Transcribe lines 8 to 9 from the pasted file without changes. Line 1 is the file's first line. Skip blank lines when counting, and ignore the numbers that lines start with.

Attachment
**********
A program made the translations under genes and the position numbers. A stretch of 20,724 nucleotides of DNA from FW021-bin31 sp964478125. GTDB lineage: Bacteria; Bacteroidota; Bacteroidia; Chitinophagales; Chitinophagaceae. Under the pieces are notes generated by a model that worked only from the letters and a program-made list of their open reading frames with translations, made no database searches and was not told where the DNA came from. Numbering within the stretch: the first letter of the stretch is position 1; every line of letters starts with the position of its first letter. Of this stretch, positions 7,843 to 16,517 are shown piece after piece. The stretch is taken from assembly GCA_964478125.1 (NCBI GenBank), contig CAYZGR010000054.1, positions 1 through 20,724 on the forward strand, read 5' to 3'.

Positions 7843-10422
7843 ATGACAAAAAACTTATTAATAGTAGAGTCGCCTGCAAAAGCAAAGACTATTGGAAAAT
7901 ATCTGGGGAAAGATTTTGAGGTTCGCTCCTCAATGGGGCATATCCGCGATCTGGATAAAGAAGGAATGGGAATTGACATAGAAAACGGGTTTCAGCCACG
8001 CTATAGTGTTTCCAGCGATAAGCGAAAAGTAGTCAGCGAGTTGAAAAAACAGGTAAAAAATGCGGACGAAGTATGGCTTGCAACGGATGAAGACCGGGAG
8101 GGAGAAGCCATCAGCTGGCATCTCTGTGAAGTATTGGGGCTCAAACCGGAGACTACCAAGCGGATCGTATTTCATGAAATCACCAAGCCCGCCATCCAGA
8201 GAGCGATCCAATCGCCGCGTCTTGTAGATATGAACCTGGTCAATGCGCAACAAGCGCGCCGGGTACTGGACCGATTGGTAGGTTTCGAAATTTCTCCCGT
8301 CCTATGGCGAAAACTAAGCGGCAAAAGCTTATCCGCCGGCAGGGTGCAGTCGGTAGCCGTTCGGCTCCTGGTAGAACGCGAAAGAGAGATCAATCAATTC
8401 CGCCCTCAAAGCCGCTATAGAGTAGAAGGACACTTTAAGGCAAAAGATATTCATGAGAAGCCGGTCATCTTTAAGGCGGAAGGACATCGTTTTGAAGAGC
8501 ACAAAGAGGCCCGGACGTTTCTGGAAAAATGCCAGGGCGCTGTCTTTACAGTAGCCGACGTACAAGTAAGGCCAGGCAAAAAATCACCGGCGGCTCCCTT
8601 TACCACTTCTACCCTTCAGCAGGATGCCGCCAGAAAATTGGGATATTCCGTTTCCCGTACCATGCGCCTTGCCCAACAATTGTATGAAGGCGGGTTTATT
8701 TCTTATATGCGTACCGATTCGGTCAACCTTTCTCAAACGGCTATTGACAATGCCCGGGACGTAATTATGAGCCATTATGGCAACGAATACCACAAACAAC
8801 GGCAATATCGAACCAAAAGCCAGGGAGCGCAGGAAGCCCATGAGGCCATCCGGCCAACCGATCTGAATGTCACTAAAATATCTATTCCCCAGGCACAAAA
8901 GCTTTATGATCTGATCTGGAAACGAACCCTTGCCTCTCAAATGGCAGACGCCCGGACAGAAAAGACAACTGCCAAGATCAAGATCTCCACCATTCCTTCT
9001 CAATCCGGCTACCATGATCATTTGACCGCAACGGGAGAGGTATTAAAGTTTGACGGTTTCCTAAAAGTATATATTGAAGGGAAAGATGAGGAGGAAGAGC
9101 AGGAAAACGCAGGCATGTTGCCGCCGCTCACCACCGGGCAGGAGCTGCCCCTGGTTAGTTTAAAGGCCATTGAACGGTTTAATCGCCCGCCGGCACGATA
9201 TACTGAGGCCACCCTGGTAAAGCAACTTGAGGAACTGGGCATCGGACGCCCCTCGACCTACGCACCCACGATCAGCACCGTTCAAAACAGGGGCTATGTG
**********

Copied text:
8301 CCTATGGCGAAAACTAAGCGGCAAAAGCTTATCCGCCGGCAGGGTGCAGTCGGTAGCCGTTCGGCTCCTGGTAGAACGCGAAAGAGAGATCAATCAATTC
8401 CGCCCTCAAAGCCGCTATAGAGTAGAAGGACACTTTAAGGCAAAAGATATTCATGAGAAGCCGGTCATCTTTAAGGCGGAAGGACATCGTTTTGAAGAGC